Escaping the big smoke (the place, not our site) for Kangaroo Island unveils a dramatic landscape where nature openly mocks art.
All Sydneysiders espouse the necessity of leaving the city and breathing fresh air. As we scaled the Giant Stairway, each suffering our own personal heart attacks, we were given respite by the hordes of tourists clogging up the first flight.
This is not escaping the city.
The experience made me long for my recent holiday to Kangaroo Island. This South Australian escape is not unpeopled, yet it invoked the mouldy and myopic nostalgia of the Australian Frontier of which I was told stories in primary school. It’s a large strip of land off the coast one and a half hours south west of Adelaide. We drove from tip to tip in about two hours. Remembering Kangaroo Island involved visions of golden grassed hills, seals with their snouts regally raised and regularly sprinting toward the cold aquamarine waters of beaches, mostly devoid of human settlement.
One of my favourite memories of the place is heading down Snake Lagoon Hike to an unnamed beach. While it is an easy walk, only 2.5 hours return, the asphalted path quickly devolves into a goat trail leaving you to forget the car park and maps.
Kangaroo Island has its own species of kangaroo. Shorter and squatter than your typical Eastern Grey, it has a dark nose and a grey coat that perfectly camouflages with the surrounding stone. We disturbed two that we hadn’t noticed and they leapt ahead of us down a dry river bed. A hundred metres away they stopped and turned and I could barely make them out from the rock they stood upon.
The river bed was sharply buckled and lined as busily as a topographical map. I imagined it as a sculptor’s rendition of the waters that must flow over it. This idea became a theme and it permeated the place. The geology often seemed as if it had come under the hand of an artist. As we came to the end of the river mouth, the valley opened up onto blinding white sands and pounding surf framed by rusty-looking granite. There was no one on the trail and there was no one here. Even near the shore the water looked dangerous, crashing in distorted shapes.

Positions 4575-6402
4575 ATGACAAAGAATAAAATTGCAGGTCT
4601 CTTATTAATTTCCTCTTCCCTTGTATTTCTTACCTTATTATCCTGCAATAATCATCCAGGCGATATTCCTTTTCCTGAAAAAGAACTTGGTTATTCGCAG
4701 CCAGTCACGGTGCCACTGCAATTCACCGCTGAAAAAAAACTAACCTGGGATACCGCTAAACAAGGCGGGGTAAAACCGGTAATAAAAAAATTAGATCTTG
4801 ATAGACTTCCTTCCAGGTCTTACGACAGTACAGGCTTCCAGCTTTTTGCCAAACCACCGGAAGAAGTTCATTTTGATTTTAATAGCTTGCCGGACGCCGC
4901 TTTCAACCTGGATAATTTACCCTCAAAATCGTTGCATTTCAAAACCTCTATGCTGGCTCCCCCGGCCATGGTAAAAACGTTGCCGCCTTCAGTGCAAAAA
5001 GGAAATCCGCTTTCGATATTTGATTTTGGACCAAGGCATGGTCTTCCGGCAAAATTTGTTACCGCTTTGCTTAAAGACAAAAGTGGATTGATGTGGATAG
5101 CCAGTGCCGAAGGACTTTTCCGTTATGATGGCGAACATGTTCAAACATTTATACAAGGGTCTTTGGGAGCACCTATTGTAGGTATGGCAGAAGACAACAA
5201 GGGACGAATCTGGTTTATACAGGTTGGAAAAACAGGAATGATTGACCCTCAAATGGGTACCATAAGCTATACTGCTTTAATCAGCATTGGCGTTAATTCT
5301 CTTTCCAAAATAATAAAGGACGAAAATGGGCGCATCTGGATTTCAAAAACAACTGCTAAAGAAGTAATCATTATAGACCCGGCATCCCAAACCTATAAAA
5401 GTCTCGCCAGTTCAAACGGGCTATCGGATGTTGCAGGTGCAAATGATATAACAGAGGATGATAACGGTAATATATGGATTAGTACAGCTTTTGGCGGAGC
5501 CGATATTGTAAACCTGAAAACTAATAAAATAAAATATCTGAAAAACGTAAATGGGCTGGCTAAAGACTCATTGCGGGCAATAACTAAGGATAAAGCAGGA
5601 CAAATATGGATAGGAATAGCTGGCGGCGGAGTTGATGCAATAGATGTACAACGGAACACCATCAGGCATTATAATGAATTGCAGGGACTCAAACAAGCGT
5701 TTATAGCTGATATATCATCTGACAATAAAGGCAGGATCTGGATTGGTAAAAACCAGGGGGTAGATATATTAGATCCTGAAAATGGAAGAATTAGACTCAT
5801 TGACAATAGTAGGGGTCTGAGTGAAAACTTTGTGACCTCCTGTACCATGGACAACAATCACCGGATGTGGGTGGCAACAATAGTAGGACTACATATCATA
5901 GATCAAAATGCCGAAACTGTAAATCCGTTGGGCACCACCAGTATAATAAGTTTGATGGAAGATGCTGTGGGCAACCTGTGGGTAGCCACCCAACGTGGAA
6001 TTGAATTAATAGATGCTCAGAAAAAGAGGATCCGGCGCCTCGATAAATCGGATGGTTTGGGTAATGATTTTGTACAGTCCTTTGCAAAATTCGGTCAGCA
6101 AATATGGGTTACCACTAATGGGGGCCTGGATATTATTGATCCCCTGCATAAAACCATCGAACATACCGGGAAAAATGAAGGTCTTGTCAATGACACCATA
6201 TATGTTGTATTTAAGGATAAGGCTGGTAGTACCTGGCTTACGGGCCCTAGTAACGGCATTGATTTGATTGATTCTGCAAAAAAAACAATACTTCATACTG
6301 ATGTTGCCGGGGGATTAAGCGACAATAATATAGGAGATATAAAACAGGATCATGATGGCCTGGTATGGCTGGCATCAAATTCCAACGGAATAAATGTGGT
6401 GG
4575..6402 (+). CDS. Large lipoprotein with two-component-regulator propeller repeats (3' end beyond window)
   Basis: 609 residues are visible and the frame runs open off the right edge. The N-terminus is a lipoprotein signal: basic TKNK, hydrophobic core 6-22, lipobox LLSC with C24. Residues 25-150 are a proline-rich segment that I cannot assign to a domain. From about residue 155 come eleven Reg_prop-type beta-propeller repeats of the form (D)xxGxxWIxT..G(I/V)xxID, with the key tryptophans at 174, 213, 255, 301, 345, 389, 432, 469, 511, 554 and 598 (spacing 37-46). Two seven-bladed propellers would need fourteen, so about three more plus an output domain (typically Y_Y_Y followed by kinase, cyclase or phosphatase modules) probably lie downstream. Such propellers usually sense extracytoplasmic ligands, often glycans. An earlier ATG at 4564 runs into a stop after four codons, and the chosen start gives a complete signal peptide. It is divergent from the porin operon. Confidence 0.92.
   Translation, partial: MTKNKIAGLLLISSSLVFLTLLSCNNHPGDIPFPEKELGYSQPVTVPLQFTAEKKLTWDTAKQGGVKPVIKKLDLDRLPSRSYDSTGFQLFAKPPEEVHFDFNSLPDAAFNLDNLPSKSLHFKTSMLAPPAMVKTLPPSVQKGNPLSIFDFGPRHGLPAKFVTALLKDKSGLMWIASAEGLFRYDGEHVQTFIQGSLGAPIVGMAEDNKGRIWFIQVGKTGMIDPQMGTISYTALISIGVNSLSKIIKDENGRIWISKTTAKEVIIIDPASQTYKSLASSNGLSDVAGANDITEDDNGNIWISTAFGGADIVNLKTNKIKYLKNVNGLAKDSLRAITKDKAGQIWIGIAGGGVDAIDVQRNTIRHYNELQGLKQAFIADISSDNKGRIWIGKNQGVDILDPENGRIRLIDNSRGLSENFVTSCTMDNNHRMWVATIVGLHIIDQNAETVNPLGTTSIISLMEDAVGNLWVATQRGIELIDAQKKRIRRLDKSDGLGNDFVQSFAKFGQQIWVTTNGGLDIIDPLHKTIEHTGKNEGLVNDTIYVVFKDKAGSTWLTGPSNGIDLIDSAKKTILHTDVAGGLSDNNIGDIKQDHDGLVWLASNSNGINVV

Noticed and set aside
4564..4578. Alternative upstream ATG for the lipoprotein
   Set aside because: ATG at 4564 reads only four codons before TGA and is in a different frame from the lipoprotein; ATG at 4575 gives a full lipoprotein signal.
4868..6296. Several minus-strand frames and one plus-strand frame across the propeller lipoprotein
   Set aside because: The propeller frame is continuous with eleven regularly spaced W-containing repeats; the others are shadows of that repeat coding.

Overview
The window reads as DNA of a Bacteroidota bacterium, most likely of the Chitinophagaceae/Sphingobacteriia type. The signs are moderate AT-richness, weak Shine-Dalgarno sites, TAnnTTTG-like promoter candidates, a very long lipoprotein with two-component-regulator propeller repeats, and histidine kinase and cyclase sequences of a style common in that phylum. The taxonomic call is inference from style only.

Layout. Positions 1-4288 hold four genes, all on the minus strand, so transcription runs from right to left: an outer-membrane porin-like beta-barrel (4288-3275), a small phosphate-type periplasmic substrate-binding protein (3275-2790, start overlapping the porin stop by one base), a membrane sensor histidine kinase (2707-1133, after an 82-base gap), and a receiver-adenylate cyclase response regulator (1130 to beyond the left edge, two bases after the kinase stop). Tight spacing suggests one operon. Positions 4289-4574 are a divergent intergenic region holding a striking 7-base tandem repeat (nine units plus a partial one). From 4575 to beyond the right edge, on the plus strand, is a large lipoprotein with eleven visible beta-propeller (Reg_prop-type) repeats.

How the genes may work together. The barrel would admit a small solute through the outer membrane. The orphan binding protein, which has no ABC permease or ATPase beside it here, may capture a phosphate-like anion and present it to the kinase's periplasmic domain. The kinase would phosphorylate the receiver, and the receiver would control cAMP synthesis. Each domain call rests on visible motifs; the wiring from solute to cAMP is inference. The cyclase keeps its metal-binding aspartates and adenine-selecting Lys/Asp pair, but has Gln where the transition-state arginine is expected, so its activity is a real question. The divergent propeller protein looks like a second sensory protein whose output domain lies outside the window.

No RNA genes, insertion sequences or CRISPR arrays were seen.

Unusually, while there is evidence of Indigenous settlement in ancient times, when Flinders pulled up scratching his scabies, he found the island deserted. Some ten thousand years earlier, the former peninsula been isolated by a dangerously active strip of water that prohibited Indigenous sea craft from crossing. The barren nature of the place had precluded settlement by both Europeans and the Indigenous, which lead to it attracting pardoned criminals in search of isolation. These former convicts often kidnapped Indigenous women as wives. It was renowned as a cruel place.